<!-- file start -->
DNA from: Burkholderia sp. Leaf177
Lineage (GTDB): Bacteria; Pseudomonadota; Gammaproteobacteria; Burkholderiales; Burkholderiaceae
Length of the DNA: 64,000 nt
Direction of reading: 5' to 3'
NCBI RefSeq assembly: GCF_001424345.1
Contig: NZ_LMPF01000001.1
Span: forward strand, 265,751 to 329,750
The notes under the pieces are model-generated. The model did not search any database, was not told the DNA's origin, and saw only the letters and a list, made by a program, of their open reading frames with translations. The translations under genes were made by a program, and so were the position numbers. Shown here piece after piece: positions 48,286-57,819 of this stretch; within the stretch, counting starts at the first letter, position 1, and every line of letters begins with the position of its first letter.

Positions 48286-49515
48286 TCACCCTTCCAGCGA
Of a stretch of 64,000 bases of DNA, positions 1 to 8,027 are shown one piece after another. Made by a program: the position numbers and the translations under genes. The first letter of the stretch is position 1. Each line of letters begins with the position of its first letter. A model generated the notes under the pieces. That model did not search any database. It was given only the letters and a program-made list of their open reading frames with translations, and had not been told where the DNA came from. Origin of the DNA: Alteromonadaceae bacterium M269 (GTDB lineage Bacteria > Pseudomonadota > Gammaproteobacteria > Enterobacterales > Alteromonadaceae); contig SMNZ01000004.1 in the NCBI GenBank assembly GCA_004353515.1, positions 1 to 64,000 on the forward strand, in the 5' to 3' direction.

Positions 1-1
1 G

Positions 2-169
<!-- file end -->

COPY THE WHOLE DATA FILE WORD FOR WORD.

DNA from: Burkholderia sp. Leaf177
Lineage (GTDB): Bacteria; Pseudomonadota; Gammaproteobacteria; Burkholderiales; Burkholderiaceae
Length of the DNA: 64,000 nt
Direction of reading: 5' to 3'
NCBI RefSeq assembly: GCF_001424345.1
Contig: NZ_LMPF01000001.1
Span: forward strand, 265,751 to 329,750
The notes under the pieces are model-generated. The model did not search any database, was not told the DNA's origin, and saw only the letters and a list, made by a program, of their open reading frames with translations. The translations under genes were made by a program, and so were the position numbers. Shown here piece after piece: positions 48,286-57,819 of this stretch; within the stretch, counting starts at the first letter, position 1, and every line of letters begins with the position of its first letter.

Positions 48286-49515
48286 TCACCCTTCCAGCGA
Of a stretch of 64,000 bases of DNA, positions 1 to 8,027 are shown one piece after another. Made by a program: the position numbers and the translations under genes. The first letter of the stretch is position 1. Each line of letters begins with the position of its first letter. A model generated the notes under the pieces. That model did not search any database. It was given only the letters and a program-made list of their open reading frames with translations, and had not been told where the DNA came from. Origin of the DNA: Alteromonadaceae bacterium M269 (GTDB lineage Bacteria > Pseudomonadota > Gammaproteobacteria > Enterobacterales > Alteromonadaceae); contig SMNZ01000004.1 in the NCBI GenBank assembly GCA_004353515.1, positions 1 to 64,000 on the forward strand, in the 5' to 3' direction.

Positions 1-1
1 G

Positions 2-169